-It made being a hippy in hip hop a cool thing. Sure, they would go back t
o hate this image later on, but Tommy Boy did a great job of marketing this. It’s the D.A.I.S.Y Age, Y’all!
-Plug One, Two & Three had charisma, personality, and were just characters of themselves. You can definately see that in the “Me, Myself & I” video. I didn’t even like the song back in the day, and I would still watch this video. The seemed like “real people”, dudes that you went to school with.
-If you didn’t care for them at first, you surely wouldn’t care for them after the 3 Feet High & Rising album ran it’s course. I was so sick of the D.A.I.S.Y. age, I was happy when they named the next album De La Soul Is Dead.
-I personally don’t care for a lot of the tracks on the album still to this day.
-Stakes is High as a whole album just flows together perfectly, much like most of their albums.
-While we tend to think hip hop was this great and almighty thing back in the mid 90′s, let’s not fool ourselves and think that everything was golden. It wasn’t, there was a lot of bullshit. De La is calling out that bullshit throughout the whole album. Maybe they saw were the music was going, because this album would be PERFECT for today’s scene.
-I thought Pos just tore shit up this album lyrically. He has long been one of my favorite MC’s and verses like this show why:
I’m the most from the coast of the East, then flee
Droppin more knowledge than litter, on the New York peeve
It’s me, wonder why, in the place to be
Certified, as superior, MC
While others explore to make it hardcore
I make it hard for, wack MC’s to even step inside the door
Cause these kids is rhyming, sometiming
And when we get to racing on the mic, they line up to see
the lyrical killing, with stained egos on the ceiling
My rhymes escalates like black death rates
Over music plates, being played as the rule
Kids thinking stepping to the Soul, you’re labelled fools
who claims to drop jewels but for now you do the catching
I don’t worry on what crew you run, or what section of earth
you reside, you’re not even a man
So I don’t seem it mandatory taking your pride
But I will, cause my man said Soul for the life
You cried “Keepin it real”, yet you should try keepin it right
That’s understanding microphone mathematics
Which leaves the currency in temporary world status
And when one shows he posed threat to this one
This one will make that one into none
Simple equation, zero, you shouldn’t play hero
If you can’t stand Strong like the Island I’m from
-Not to be out shined by his partner, Dave dropped one of his best rhymes ever…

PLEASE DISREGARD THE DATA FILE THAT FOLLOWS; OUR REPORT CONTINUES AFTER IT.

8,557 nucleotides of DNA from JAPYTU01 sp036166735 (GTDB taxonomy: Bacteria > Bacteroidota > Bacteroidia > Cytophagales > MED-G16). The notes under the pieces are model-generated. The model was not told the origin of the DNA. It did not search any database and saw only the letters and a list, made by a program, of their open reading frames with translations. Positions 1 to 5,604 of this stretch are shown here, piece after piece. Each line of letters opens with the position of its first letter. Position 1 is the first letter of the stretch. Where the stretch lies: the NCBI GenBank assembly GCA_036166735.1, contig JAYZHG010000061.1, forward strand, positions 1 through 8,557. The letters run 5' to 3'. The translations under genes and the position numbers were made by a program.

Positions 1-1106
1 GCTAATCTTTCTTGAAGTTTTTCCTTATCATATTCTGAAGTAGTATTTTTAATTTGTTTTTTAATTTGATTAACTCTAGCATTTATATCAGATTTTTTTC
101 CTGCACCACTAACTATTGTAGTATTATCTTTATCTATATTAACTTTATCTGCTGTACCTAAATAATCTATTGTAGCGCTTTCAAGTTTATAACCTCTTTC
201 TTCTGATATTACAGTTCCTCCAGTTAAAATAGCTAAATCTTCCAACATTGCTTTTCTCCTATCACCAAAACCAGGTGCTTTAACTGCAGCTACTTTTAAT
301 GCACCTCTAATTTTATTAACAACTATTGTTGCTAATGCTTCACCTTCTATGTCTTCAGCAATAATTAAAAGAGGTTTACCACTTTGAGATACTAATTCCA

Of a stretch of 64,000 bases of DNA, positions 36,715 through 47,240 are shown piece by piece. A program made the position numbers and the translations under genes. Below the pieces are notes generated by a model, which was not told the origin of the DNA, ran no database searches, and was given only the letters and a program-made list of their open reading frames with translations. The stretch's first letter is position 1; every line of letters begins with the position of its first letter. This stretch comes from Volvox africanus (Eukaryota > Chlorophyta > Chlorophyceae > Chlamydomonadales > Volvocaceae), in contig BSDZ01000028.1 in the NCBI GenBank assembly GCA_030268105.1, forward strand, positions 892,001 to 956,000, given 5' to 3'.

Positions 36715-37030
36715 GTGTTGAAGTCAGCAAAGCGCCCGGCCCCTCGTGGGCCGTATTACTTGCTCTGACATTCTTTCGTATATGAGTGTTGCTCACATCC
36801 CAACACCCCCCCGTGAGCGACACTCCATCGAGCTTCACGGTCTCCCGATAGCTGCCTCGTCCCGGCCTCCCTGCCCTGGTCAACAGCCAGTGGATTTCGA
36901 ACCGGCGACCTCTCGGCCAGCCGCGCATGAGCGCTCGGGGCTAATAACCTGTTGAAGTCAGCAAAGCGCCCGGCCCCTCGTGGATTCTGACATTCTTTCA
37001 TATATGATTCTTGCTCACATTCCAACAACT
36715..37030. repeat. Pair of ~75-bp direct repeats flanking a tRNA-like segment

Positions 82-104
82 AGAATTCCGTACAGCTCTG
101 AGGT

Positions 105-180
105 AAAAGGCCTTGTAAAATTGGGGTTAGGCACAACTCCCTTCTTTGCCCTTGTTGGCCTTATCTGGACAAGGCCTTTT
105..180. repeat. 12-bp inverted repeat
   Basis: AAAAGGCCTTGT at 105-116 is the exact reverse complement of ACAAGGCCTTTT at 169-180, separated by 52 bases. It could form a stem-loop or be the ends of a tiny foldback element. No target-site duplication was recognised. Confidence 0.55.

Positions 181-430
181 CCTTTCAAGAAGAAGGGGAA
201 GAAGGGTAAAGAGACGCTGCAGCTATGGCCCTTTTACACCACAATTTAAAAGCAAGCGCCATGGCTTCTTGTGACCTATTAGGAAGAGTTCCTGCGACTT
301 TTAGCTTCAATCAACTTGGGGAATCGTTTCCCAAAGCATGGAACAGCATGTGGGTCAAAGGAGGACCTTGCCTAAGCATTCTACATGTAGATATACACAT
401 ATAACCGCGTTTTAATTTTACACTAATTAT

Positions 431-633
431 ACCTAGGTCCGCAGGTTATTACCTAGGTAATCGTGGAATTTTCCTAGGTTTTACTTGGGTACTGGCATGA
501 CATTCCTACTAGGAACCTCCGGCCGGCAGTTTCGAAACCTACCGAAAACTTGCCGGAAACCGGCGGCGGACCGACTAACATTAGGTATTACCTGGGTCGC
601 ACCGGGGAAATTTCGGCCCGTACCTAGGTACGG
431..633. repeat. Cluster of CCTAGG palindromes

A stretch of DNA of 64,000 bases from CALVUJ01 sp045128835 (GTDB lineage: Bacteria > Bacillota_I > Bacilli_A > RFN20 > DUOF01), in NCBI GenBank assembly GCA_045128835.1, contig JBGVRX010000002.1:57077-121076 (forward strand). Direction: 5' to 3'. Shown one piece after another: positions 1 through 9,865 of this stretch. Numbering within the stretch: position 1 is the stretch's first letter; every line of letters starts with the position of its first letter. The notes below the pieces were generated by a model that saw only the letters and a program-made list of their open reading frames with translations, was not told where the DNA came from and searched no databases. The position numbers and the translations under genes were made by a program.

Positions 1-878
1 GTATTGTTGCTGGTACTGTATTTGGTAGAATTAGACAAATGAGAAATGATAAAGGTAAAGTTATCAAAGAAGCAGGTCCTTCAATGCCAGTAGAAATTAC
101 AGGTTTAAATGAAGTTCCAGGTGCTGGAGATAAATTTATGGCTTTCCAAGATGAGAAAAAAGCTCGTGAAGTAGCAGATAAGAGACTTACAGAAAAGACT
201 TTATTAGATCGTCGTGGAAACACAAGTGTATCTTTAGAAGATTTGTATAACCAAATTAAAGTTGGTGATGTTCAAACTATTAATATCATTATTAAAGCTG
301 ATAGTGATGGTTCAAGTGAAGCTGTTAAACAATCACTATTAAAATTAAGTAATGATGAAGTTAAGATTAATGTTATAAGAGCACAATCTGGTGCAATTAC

Fell in love with this fish who got caught in my mesh
But yo she burned my scene up like David Koresh
I guess a diamond ain’t nothing but a rock with a name
I guess love ain’t nuttin but emotion and game
It’s a lesson well learned so praise is well due
I’m sendin off from Big I, to Kenny Calhoun
And add a reservation for the resident crew
And yo get your bowl cuz we cookin up stew
See them Cubans don’t care what y’all niggaz do
Colombians ain’t never ran with your crew
Why you acting all spicy and sheisty
The only Italians you knew was icees, niggaz price me
I’m keepin it clean, like a washing machine
And yo, get your locomotion run into full steam
I’m sending out a greeting to my man Daseem
I got a child so I gotsta get the green, right righ
-Together, both Pos and Dave dropped some memorable lines that still amaze me to this day, and this is coming from a person into beats.
-The loss of Prince Paul. Even though I love Stakes Is High, I do miss Paul’s zaniness.
-Some say the production isn’t up to par with their previous albums. I’ll admit, this album isn’t about the production, it’s about the message and the beats do their purpose. It wasn’t supposed to be a flashy album in that way.
I was hitting up the record store the day Stakes Is High dropped and it did not disappoint. Like every De La album
before it, they changed shit up from the previous release. This was the De La I was able to relate to and get down with. It would be the jump off point for me going back and discovering their music that I so shamefully slept on for the first seven years. Maybe that’s why I still consider Stakes Is High as my favorite De La release. It was the first album from them that I really got into. I realize I’m probably going to be in the minority and this could turn ugly, but Stakes Is High is just a great all around record for me.
Winner: Stakes Is High